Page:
Since the very beginning of the HIV/AIDS epidemic, many patients have turned to complementary and integrative medicine (CIM) to treat or prevent complications of their diagnosis. According to the NIH National Center for Complementary and Integrative Health (NCCIH), more than 30% of American adults use health care approaches that fall outside the scope of mainstream Western medicine. Of these approaches, the most commonly used are “natural products,” which include botanicals, vitamins and minerals, and probiotics.
But are these products safe? And are they effective? Adriana Andrade, MD, MPH, FACP is an Associate Professor of Medicine at Johns Hopkins University, and she is currently working on two studies investigating the use of two natural products for individuals with HIV/AIDS. “Dietary supplements are often perceived as natural and thus, safe and not like FDA-approved ‘drugs’ because they often derive from botanicals/herbals,” Dr. Andrade explains. “However, natural does not necessarily mean safe and/or lacking pharmacological effect. In fact, studies have shown that some herbals/botanicals can significantly lower the levels of antiretroviral drugs and potentially lead to treatment failure. In addition, some of these agents can also cause clinically important toxicity.”
Dr. Andrade’s first study looks at American ginseng and the role it might play in lessening HIV-associated fatigue. This study was sponsored by NCCIH and is a collaboration between several Hopkins investigators, including Drs. Todd Brown, Craig Hendrix and Adrian Dobs, as well as collaborators from the Mayo Clinic and University of Chicago. The CFAR supported the ginseng study by helping Dr. Andrade and the study team identify potential participants, most of whom live here in Baltimore and receive care at the Moore Clinic.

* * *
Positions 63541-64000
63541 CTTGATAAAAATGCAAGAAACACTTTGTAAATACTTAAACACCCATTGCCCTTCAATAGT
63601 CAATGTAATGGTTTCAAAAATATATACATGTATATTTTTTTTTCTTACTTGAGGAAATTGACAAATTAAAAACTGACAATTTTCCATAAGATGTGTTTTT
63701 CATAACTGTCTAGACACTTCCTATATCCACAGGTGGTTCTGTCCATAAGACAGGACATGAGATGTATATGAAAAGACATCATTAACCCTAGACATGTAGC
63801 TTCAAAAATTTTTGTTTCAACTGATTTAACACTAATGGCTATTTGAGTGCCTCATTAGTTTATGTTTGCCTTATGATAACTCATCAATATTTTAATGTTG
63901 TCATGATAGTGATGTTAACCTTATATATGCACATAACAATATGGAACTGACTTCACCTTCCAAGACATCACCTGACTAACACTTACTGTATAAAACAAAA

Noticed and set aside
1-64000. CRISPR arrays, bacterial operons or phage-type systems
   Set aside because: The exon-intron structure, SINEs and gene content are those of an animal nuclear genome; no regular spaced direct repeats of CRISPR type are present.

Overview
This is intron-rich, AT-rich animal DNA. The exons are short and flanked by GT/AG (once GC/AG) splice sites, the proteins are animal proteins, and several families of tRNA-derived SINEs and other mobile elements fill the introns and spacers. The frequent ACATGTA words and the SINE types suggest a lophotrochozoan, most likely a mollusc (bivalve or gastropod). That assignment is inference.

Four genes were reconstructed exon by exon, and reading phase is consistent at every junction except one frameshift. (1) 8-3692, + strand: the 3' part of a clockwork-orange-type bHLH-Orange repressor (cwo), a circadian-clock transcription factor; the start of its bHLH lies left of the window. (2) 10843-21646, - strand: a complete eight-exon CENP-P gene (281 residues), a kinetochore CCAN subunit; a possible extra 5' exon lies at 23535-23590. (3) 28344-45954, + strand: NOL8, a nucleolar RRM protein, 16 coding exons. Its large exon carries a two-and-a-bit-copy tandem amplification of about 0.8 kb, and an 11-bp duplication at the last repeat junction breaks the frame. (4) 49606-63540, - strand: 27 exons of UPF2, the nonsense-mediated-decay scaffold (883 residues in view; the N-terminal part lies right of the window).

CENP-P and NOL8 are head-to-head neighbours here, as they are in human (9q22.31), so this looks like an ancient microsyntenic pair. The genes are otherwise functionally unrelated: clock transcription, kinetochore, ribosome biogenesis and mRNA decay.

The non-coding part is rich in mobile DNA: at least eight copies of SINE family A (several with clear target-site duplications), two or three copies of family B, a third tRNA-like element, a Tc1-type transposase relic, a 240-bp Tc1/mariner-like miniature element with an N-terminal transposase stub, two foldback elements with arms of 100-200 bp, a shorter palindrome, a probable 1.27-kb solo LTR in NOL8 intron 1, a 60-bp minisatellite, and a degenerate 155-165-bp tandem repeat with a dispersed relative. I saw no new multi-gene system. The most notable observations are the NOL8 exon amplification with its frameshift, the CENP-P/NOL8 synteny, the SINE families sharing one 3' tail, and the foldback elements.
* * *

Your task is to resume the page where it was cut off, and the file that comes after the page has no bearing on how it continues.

The second study, funded by the AIDS Clinical Trials Group, aims to address the inflammatory response that seems to be worsened by replacement of “good bacteria” by “bad bacteria” in the gut microbiome, triggered by HIV infection. Since probiotics contain “good bacteria,” the study team is investigating whether supplementing the diet with probiotic products can restore the balance of bacteria, potentially reducing inflammation that can come with AIDS-associated chronic conditions.
Dr. Andrade stresses that patients should exercise caution and consult their health care providers before taking any dietary supplement. As she explains, “These agents do not receive the same type of FDA regulatory oversight as traditional drugs. Therefore, there is limited information about their potential for drug interactions, safety and efficacy.” Continued research, like the studies Dr. Andrade is working on, is needed to help fill this information gap.
Dr. Adriana Andrade is an associate professor of medicine at the Johns Hopkins University School of Medicine. Her areas of clinical expertise include HIV/AIDS and infectious disease.